01/06/2015

By Steve Chitwood, Director of the Digital Business Practice at Mindtree


How small businesses can leverage enterprise strategies for digital transformation.

The story of digital tools entering the workplace and bringing with them changes in how we work, communicate and sell is not a new one. What is new is the level to which technology is transforming business and the speed at which this transformation is impacting businesses – and creating separation for those who embrace the change and leverage the new paradigms.

At the enterprise level, there is no topic more urgent than Digital Transformation. Enormous amounts of resources are focused on leveraging technology to optimize processes, inform decisions and uncover opportunity. More is known today about customers, competitors, suppliers and the market than at any other point in history and the pace is only accelerating. Large enterprises are leveraging vast data warehouses and sophisticated analytical science to drive increasingly effective decisions at every level.

What can small businesses learn from this trend to stay competitive in a smarter, faster, leaner digital economy?

Focus on the customer. There is no path forward other than one that is completely customer focused. Even the largest brands are acknowledging that the customer now owns the brand. Online transparency through social media, increased purchase options and voluminous content resources have placed power with the consumer. Engaging with customers, learning from them and using those learnings to strengthen the relationship and widen the audience is critical.

Deepen your understanding of your customer. Do you think you know your customer today? Sure, you know some things, but the focus needs to be on expanding that knowledge and building rich profiles about customers – and using that data to make decisions. Many smaller businesses fail to collect and use enough customer data. They neglect going beyond demographic profiles and transactional histories and never understand that how, when, and in what manner a customer or prospect interacts with a brand can yield valuable information. Customer service data, social media conversations and website usage data are all examples of data that can be combined to give a more accurate understanding of customers. Understanding your customers better will increase acquisition, retention and provide valuable product and service feedback.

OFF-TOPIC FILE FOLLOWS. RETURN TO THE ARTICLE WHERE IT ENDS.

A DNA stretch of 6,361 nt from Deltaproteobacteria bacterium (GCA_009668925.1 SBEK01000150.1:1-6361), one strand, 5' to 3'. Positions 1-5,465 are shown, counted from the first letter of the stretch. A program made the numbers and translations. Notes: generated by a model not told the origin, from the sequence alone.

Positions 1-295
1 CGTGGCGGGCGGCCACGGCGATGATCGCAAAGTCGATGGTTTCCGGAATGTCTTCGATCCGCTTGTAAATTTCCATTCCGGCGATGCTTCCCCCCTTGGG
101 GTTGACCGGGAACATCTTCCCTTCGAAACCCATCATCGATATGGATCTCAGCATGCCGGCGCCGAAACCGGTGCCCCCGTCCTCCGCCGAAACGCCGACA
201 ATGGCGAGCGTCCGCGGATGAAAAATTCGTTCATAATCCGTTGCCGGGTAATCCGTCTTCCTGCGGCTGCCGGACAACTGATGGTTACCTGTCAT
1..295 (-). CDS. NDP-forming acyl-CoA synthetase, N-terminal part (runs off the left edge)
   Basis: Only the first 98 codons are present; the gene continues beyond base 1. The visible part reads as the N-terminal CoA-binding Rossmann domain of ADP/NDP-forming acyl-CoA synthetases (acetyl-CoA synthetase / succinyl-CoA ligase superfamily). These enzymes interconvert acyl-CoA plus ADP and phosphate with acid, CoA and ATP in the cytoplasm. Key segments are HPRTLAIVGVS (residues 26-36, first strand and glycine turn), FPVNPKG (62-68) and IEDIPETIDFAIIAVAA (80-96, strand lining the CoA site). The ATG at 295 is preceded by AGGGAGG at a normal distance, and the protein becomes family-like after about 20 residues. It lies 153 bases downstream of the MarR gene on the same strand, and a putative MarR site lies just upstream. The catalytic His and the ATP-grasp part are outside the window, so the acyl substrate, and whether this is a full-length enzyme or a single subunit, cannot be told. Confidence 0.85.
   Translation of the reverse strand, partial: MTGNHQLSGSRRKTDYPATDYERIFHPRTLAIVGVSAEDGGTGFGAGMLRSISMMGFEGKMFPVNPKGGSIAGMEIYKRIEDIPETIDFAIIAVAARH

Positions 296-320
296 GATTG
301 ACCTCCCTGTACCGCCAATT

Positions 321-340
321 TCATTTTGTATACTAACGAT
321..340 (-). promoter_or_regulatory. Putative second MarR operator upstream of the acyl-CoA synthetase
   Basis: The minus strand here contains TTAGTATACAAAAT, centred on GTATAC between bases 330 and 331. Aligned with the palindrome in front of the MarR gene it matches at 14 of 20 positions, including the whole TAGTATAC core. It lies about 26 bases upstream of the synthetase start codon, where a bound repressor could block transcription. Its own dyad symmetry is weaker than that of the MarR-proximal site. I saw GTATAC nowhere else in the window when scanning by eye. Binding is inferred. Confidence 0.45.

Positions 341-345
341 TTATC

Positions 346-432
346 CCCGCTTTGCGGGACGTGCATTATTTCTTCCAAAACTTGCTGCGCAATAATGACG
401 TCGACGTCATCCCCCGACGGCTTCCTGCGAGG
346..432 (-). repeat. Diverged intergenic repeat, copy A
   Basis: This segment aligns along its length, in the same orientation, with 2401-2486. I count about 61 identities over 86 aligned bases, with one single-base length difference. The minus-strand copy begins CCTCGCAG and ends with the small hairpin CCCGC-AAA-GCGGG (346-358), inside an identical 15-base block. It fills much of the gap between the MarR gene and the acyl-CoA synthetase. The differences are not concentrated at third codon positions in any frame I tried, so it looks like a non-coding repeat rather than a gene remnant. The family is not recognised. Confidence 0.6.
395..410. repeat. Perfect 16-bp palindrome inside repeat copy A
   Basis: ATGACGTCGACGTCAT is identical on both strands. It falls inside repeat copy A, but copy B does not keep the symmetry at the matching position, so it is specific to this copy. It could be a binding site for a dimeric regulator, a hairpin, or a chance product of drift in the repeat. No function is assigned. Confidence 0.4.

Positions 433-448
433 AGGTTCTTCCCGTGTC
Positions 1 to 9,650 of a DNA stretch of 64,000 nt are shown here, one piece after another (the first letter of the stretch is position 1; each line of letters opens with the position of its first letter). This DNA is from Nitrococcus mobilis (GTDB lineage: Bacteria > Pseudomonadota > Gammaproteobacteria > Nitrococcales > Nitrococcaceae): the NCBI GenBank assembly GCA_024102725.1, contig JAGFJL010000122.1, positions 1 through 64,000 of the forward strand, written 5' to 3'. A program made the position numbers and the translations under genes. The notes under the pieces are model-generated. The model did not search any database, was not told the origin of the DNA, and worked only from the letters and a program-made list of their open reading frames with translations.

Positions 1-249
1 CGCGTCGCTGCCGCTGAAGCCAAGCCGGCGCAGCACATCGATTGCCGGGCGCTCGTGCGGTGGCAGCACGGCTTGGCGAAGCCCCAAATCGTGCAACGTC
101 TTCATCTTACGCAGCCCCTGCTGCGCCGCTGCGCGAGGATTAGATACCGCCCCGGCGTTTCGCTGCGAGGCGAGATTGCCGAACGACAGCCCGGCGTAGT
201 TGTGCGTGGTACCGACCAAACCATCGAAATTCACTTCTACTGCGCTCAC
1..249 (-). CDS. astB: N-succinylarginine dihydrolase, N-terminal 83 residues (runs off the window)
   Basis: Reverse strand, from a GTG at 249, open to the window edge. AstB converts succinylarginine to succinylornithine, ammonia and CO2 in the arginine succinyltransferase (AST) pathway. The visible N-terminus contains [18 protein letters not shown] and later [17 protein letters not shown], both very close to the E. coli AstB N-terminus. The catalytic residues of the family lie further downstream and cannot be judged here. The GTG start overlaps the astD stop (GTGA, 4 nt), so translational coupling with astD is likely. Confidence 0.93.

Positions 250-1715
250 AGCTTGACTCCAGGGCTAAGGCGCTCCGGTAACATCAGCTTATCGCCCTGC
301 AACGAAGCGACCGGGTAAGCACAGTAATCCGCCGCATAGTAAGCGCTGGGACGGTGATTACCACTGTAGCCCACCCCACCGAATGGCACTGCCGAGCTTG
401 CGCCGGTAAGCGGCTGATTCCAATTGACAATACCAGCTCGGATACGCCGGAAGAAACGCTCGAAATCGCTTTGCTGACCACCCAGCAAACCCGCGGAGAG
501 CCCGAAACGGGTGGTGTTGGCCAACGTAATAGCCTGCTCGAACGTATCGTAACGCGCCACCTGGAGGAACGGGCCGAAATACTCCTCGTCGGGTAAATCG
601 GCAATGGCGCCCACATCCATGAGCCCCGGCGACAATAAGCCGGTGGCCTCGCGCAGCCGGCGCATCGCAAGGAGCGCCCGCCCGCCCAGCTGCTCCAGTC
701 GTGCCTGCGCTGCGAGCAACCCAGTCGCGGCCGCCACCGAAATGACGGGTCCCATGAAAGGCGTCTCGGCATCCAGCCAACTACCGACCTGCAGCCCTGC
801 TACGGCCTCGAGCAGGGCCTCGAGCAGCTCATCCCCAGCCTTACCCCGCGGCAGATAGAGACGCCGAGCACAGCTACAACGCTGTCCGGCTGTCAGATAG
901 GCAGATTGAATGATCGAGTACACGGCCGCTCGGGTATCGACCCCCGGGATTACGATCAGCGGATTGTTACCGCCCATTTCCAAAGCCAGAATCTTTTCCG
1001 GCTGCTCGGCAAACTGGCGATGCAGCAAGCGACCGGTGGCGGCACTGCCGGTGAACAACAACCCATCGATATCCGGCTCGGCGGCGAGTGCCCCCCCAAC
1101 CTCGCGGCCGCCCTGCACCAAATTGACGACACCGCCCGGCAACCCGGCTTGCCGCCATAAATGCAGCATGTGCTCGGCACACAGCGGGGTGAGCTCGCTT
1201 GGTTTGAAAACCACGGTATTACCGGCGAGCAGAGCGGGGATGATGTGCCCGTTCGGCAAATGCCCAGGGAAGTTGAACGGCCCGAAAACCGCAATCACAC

Understand the channels. The next step in a customer-centric approach is to understand where your customers are and how they engage with those around them. Armed with a deep understanding of our customer, a similarly string understanding of the available communication channels is a prerequisite to good decisions about how, when and for what purpose you engage with your customers. While an Apple Watch app might not be on your immediate roadmap, you should have wearable technology on your radar today to be able make a good decision about it tomorrow.

Gather. Analyze. Act. There is a pervasive data-driven theme to this discussion. Be it with marketing and customer information, internal business operations, or ongoing product and customer support, strong skills in managing and analyzing data will fuel opportunity. Companies of all sizes are focusing resources on skills, tools and processes to harness and visualize data to empower and inform decisions. As companies increase their ability to gather and analyze data they will gain an ability to identify issues and opportunities and be able to effectively respond. Ultimately, they will move toward an ability to effectively predict emerging trends and exploit new opportunities.

Assume your business will change. At the end of the day, change is the only constant. The business that drives us today will very likely not be the business we run in the coming years. Some may see slight shifts, others may see a transformation of a complete business model. Businesses that evolve are ones that focus on the customer more than themselves, understanding needs and providing solutions for those needs rather than products and features. They engage their customers at every touch point and listen more than they talk. They are laser focused on learning and iterating.

While staying competitive in a transforming world will take new skills and a strategic approach, small businesses can [must] adapt and succeed.